In the beginning there is no real rhyme or reason to where you store your html files, because usually its just that plus some css file, or whatever.
However, when you get into real development, as in with a framework for front end + back end code, you will find that there is a need to separate things out as server side and public for the benefit of file access control and naming conventions.
When that is the case, you end up with an "Assets" folder, or "public" or something like that. Boilerplate tends to follow that convention.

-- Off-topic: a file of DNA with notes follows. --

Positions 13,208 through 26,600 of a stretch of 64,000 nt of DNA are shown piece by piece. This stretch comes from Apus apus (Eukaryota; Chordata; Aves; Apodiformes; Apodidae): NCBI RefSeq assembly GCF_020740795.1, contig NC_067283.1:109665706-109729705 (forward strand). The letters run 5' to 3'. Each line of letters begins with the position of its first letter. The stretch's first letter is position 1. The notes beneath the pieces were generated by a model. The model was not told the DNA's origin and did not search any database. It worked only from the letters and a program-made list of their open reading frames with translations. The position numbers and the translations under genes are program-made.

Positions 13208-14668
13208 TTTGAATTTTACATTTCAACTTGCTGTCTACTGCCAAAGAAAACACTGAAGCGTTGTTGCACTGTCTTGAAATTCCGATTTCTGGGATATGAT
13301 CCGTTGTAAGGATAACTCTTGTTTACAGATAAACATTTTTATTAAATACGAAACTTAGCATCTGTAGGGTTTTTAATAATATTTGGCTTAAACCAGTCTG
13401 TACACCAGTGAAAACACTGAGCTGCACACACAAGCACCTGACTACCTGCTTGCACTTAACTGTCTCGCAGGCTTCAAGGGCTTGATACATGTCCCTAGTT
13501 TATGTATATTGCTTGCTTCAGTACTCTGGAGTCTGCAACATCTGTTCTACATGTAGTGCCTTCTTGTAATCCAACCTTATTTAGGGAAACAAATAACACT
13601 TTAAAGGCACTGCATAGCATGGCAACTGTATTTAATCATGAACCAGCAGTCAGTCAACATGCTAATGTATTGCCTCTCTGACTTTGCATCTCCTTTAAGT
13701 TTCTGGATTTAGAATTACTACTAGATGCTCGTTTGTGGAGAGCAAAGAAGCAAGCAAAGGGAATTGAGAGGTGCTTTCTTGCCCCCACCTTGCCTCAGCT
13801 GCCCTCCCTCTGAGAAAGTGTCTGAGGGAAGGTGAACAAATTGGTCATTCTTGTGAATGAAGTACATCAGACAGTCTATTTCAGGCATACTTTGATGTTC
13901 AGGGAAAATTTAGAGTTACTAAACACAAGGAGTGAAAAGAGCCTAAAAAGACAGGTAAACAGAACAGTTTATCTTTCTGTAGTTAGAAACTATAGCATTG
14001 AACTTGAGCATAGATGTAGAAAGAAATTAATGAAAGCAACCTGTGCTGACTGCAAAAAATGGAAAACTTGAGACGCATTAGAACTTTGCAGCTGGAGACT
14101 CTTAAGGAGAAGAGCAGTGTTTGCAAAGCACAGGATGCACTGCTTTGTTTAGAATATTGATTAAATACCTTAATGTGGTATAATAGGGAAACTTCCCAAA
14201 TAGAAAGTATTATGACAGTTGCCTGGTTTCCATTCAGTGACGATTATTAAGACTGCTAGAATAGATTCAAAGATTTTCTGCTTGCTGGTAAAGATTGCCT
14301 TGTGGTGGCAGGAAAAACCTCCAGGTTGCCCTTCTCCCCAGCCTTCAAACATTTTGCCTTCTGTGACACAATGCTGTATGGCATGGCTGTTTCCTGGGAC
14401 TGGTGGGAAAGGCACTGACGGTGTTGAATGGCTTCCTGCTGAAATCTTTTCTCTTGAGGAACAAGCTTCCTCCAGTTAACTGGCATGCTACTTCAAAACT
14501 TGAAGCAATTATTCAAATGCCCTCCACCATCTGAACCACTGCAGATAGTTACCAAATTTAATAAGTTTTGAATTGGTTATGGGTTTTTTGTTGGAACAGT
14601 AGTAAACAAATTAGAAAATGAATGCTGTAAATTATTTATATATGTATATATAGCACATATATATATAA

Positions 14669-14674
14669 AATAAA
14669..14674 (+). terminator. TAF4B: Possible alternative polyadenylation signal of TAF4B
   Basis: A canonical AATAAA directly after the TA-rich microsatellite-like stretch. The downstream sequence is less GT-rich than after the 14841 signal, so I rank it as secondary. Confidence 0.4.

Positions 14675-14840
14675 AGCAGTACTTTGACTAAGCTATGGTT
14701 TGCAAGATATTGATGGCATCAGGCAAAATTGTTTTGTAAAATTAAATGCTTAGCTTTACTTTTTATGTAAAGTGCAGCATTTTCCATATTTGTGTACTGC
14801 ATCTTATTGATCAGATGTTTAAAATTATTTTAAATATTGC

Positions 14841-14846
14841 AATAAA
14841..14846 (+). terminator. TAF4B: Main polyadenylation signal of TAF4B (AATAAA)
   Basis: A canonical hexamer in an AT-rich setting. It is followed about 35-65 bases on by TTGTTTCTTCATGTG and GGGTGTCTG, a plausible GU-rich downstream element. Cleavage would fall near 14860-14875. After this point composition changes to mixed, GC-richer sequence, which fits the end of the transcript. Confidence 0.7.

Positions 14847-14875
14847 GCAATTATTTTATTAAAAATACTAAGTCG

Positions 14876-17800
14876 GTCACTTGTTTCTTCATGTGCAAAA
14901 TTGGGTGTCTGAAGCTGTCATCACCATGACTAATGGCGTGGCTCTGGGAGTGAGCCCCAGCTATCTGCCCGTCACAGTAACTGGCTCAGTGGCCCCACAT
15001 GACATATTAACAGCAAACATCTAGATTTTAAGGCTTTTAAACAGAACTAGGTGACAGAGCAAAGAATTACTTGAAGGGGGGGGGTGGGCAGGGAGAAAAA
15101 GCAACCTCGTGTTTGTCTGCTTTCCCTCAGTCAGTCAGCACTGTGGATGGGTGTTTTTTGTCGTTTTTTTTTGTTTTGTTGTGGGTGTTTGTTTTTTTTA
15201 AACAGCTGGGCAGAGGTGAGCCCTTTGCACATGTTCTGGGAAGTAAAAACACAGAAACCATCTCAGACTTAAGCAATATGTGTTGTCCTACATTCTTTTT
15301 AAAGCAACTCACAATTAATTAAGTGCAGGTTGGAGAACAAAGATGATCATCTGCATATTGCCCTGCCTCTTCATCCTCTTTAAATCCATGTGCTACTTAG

In order to make boilerplate be automatically extended to all of your html files, you must develop your view files to be modular.
Main template file
----header (contains all the references / includes to boilerplate)
Also, please note that at that point, your html will no longer be stored as .html file type; you must use a language that is capable of combining files as chunks. Php, does this nicely, and as you know, django can handle that as well. Ruby on rails, etc. you're gonna need to decide what language you want to work in for that. OTHERWISE, the old method of combining html chunks is server side includes (aka SSI or .shtml)
The issue of a base url is solved by having your server side language of choice work with the directives of your web server. For apache, you use mod_rewrite, and then you can pass an arg in the url that targets some classes / models / views, etc. MVC frameworks actually have already solved that problem for you, if you dont mind using one.